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Looking at the Relationship Between Religions. An Empirical Study Among Secondary School Students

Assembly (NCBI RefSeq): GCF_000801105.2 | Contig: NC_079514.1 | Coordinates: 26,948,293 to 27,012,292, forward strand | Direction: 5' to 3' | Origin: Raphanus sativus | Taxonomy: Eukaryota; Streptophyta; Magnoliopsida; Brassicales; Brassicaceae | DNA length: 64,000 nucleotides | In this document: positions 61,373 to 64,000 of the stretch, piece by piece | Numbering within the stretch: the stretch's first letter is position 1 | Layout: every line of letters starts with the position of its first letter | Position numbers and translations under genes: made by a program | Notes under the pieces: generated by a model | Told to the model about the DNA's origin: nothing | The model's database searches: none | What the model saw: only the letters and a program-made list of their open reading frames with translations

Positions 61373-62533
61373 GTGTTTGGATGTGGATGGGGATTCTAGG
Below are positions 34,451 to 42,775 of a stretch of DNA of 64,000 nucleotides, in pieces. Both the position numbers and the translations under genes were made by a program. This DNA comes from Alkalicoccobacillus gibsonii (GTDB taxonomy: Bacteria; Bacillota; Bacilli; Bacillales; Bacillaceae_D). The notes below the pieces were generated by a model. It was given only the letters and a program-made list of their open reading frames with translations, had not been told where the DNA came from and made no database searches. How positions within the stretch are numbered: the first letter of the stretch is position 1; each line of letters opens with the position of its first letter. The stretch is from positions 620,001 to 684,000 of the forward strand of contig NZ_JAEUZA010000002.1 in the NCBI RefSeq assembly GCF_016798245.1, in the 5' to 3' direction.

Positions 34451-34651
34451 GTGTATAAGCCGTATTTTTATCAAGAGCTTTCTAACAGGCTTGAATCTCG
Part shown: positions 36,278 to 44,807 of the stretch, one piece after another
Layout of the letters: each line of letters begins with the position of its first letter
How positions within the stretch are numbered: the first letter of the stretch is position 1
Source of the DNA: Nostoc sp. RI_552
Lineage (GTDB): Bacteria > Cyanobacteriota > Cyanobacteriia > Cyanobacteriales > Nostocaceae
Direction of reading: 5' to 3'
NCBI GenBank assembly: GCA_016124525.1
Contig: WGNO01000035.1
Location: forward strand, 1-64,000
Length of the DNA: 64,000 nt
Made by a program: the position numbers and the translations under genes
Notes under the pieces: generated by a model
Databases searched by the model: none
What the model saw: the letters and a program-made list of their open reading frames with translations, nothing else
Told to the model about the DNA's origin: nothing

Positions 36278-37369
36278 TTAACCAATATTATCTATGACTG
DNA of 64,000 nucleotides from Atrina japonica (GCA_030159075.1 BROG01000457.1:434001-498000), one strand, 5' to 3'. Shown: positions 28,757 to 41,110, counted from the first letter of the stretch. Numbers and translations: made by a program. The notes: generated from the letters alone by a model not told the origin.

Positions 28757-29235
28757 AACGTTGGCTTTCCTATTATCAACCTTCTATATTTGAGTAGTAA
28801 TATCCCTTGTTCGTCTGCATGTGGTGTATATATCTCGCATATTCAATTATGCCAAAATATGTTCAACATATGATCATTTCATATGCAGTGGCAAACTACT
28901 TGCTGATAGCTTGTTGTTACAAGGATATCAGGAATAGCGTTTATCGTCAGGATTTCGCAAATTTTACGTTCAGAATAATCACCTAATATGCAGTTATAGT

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This paper explores the interreligious orientations of Dutch secondary school students. On the basis of a typology of four interreligious orientations, i.e. exclusivism, inclusivism, pluralism and dialogical-pluralism, a measuring instrument was designed that was used to inquire into the extent to which the students agreed or disagreed with these orientations. The relationship between these interreligious orientations and other student characteristics was also studied. The results showed, first, that the students do not differentiate between exclusivism and inclusivism. Rather they consider this to be one and the same orientation, with which they disagree. Second, the students are ambivalent about the dialogical-pluralist orientation, but clearly favour the pluralist orientation. This reinforces the idea that young people today tend to perceive religion as an interesting sociological phenomenon, but one that does not yet affect their personal lives. This idea is also confirmed by the finding, revealed by regression analysis, that the interreligious orientations of the students are influenced hardly at all by familiar religious characteristics like church attendance or religious belief. The students' preference for one of these interreligious orientations seems to be best explained by the positive or negative influence of the other interreligious orientations. In view of these findings, it is suggested that this way of looking at the relationship between religions may be a typical youth phenomenon, one which, in terms of Erikson's psychosocial theory of identity formation, can be called an identity moratorium.


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